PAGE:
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The rise and fall of a streetcar suburb: Lackawanna

April 11, 2017

The rise and fall of an overlooked historic Jacksonville streetcar suburb: Lackawanna.

Lackawanna is historic streetcar suburb on Jacksonville’s westside that largely developed as a result of railroad growth and investment in the area, dating back to the days of the Florida Central Railroad.


Lackawanna is located on the westside of Jacksonville and bounded by a CSX railroad line, Hollybrook Park, Interstate 10 and Cassat/Edgewood Avenue.

Once owned by notorious carpetbagger George William Swepson, a swindler notable for his involvement in the 1868 North Carolina railroad bonds scandal, the railroad line ran between Jacksonville and Quincy when it was acquired by Sir Edward Reed in 1882 and renamed the Florida Central and Western Railroad. Additional acquisitions added to Reed’s railroad empire, resulting in the line being rebranded as the Florida Central and Peninsular Railroad (FC&P) in 1888.

During the 1890s, the FC&P invested in a railyard and shops along their line on the outskirts of the city.  In 1900, the FC&P contracted with the Seaboard Air Line Railway (SAL), allowing SAL to operate their railroad line and railroad shops near McDuff Street.  

After the Great Fire of 1901, rebuilding efforts led to rapid residential construction beginning to spread out in all directions from downtown Jacksonville. This, along withSAL acquiring the FC&P and expanding its maintenance shop in 1903, led to the platting of Lackawanna between 1904 and 1907.  To connect the shops and neighborhood with downtown, a streetcar line was constructed along Lackawanna Avenue (present day Edison Avenue).


Lackawanna's Seaboard Air Line Shops and Terminals once included diesel locomotive shops, steam locomotive shops and a 165' turntable.  Operations ceased in 1985 and what remains of the adjacent West Jax Yard is primarily used for receiving Conrad Yelvington rock trains.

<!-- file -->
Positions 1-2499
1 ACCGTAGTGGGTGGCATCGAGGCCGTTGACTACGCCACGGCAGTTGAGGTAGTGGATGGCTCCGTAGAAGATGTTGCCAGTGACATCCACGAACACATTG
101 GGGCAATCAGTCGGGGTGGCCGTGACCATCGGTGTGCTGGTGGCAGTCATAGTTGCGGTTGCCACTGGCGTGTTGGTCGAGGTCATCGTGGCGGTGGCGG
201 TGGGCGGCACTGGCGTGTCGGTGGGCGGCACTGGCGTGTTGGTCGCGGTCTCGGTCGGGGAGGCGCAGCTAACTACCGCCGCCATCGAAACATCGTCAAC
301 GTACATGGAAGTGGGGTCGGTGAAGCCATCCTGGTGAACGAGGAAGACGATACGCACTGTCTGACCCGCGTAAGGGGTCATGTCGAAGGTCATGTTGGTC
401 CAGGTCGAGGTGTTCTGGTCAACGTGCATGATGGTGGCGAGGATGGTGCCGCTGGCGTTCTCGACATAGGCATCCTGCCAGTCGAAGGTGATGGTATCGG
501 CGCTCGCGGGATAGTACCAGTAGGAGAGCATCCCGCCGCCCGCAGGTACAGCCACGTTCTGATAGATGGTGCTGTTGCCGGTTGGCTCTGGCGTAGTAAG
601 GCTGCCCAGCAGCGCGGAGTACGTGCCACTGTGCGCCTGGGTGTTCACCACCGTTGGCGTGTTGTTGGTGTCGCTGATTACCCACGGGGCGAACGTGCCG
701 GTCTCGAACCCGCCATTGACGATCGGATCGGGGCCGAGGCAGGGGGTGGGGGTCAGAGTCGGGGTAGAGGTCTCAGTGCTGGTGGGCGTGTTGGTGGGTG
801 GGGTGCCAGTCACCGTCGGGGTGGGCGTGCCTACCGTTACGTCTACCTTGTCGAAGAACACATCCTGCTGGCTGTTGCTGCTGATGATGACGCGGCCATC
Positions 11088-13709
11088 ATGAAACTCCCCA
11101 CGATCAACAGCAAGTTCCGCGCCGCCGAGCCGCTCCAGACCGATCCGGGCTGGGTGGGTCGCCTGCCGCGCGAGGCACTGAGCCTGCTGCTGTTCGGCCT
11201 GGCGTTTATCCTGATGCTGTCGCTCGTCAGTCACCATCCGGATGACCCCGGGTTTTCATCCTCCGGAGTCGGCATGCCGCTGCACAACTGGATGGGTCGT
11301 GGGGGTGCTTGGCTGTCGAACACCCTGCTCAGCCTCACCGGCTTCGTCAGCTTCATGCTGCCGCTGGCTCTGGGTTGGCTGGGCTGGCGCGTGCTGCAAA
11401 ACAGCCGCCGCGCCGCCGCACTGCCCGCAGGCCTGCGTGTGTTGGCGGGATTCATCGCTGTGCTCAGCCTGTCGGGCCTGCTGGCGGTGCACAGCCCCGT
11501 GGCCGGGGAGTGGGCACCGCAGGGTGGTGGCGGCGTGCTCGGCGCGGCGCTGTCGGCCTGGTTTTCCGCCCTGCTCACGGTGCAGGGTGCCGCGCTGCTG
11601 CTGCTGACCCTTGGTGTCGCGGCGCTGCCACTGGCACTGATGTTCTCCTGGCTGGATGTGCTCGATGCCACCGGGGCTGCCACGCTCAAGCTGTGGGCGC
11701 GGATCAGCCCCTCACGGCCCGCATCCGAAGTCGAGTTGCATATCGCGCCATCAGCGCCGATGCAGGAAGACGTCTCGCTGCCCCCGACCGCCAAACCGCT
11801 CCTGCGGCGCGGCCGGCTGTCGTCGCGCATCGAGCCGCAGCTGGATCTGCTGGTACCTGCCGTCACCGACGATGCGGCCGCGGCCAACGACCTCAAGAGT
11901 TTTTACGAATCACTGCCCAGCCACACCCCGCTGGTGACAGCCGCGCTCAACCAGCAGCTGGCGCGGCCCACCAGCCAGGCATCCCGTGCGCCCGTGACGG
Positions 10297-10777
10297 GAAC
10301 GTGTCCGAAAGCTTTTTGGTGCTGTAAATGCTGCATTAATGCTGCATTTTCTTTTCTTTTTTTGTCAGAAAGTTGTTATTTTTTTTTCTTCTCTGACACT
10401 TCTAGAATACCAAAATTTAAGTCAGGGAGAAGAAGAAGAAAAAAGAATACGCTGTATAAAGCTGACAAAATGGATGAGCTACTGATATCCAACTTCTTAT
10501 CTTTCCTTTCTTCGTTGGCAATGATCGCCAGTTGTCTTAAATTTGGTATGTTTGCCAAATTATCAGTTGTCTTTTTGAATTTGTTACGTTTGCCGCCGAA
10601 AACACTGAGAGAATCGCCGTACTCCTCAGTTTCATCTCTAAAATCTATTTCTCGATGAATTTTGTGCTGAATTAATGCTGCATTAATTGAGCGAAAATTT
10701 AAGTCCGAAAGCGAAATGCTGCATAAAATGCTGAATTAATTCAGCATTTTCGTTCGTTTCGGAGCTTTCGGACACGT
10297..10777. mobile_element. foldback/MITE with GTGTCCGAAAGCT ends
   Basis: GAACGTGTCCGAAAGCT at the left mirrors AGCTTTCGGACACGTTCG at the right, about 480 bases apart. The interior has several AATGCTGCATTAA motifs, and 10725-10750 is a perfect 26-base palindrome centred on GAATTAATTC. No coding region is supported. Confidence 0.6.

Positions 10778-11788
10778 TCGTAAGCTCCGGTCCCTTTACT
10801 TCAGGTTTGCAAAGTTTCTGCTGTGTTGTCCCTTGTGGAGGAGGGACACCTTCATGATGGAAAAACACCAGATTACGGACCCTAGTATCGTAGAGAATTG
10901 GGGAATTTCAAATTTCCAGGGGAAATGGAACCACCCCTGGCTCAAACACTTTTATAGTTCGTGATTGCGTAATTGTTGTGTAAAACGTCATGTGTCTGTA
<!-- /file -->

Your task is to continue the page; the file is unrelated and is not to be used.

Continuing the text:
By 1909, employing over 1,000, the SAL railroad shops had become one of the city’s largest employers.  With the SAL serving as a major anchor and the Lackawanna car line offering 89 daily round trips with 15 minute headways to downtown, the neighborhood became an early 20th century epicenter for new development.  Designed by African-American architect and Duval County School Board chief builder R.L. Brown, Lackawanna Elementary School (Public School Number 10) opened in 1911. In 1919, Jacksonville expanded its limits west to McDuff Avenue.  A second annexation in 1925, expanded city limits to Nelson Street, placing half of Lackawanna within the city. As a result, the City of Jacksonville invested in the community by opening Hollybrook Park in 1922 and Lackawanna Playfield in 1929. At the time, Lackawanna Playfield (renamed Mallison Park in 1968) was the city’s premier athletic facility, featuring a swimming pool, football field with an encircling cinder track and baseball field.  

During this time, anchored by the Lackawanna car line, McDuff Avenue developed into a walkable commercial district serving residents in the area.  McDuff Electronics & Appliances, established in 1944 at the intersection of McDuff and Edison Avenues, would grow into a 235-store chain by the time it was acquired by Fort Worth-based Tandy Corporation in 1985.  Continued growth led to the opening of a second neighborhood school, Pinedale Elementary School in 1956. The neighborhood also benefited from additional industrial growth surrounding SAL’s West Jax railyard. By the 1960s, the list of companies operating in Lackawanna included Velda Farms, J&K Freezer, Sellers Bag Company, Apperson Chemical and All American Van and Storage Company.

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